HOLYROOD’s senior justice minister today called for a judge-led inquiry into the Scottish Public Prosecutor’s Office into their handling of the SNP financial inquiry.
Rep Kenny MacAskill’s intervention comes after we revealed that police officers had requested a search warrant on the home of Nicola Sturgeon and her husband Peter Murrell during the SNP’s top election campaign – but the Crown Office only approved it after the contest ended.
The details of the arrest warrant were handed to the Public Prosecutor’s Office, headed by the Lord Advocate, who is also a Minister in the Scottish Government, on March 20 by investigators.
But it wasn’t until a fortnight later, on April 3, that the Crown – which oversaw the police investigation – gave the green light to the search of Ms Sturgeon’s home and SNP headquarters, allowing it to be authorized by a sheriff.
The dramatic raids happened two days later, on April 5th.
But our revelations have sparked speculation as to whether the option offering has been put on hold to avoid disrupting the end of the race for the SNP leadership, which ended on March 27.
Mr MacAskill, Justice Secretary from 2007 to 2014 and now MP for Alex Salmond’s Alba Party, said the police investigation “may have been” delayed by what appeared to be political considerations.
He said the Scottish Government should launch “a judge-led inquiry into the role of the Crown Office and the Procurator Fiscal Service” given the timetable.
East Lothian MP Mr MacAskill said: “These are matters of the utmost gravity and seriousness with huge implications for the workings of our legal system and our democracy.”
“As Minister of Justice, I was involved in changes to speed up the warrant process. At that time there were delays due to bureaucracy and IT systems.
“I never imagined that police investigations could be delayed by seemingly political considerations.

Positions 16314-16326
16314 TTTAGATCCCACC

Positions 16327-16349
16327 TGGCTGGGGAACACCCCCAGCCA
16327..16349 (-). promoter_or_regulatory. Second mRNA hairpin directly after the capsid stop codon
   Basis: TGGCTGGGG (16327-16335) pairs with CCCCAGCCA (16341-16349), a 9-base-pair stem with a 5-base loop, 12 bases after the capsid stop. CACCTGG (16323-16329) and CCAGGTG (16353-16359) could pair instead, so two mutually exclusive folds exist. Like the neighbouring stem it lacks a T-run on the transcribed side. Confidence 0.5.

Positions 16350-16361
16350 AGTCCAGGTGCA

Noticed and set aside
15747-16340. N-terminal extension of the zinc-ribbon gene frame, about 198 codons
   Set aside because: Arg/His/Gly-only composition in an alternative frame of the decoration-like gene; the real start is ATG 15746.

“Therefore, today I call for a judicial inquiry into the Crown Office and the Procurator Fiscal Service to restore confidence in this vital institution and to reassure the public that the decisions of the Crown Office and the Procurator Fiscal Service have not been carried out.” influenced political considerations.”
Mr MacAskill said there must be “absolute clarity that there has not been and will not be undue outside interference in the democratic process”.
He said this “can best be resolved through the separation of powers between the Crown Office and the Procurator Fiscal Service and government, which is currently the responsibility of the Lord Advocate”.
He added: “However, the public can’t wait, which is why we need an investigation now.”
Early on Wednesday, April 5, police officers stormed Ms Sturgeon’s home and the SNP’s headquarters and arrested Mr Murrell.
He was later released without charge pending further investigation.
The same happened on April 18 to former SNP party treasurer and MSP Colin Beattie.
The search warrants reportedly included a list of items seized during searches.
Also on the same day, a luxury SNP motor home was seized from Mr Murrell’s elderly mother’s home.
Last night Tories questioned why there was a two-week gap between crackdown requests from detectives investigating allegations of fraud within the SNP and the Crown’s completion of a warrant request for a sheriff.
Despite the gap between the police request and the Crown’s approval of the warrant, the Crown does not, of course, accept that there has been any delay.
The Crown Office also says that the Lord Advocate and his fellow barrister, the Attorney General, are not involved in the SNP fraud case because of their dual role as ministers in the Scottish Government.
A spokesman for the Crown Office and Procurator Fiscal Service said: “COPFS understands the interest in this case, but to protect the fair administration of justice we urge restraint in public comment.”
“It is standard for any case involving politicians to be dealt with by prosecutors without the involvement of the Lord Advocate or Solicitor General.”
“COPFS will continue to work with the police in this ongoing investigation.”
The Crown and the Scottish Government have been asked to comment on Mr MacAskill’s comments.
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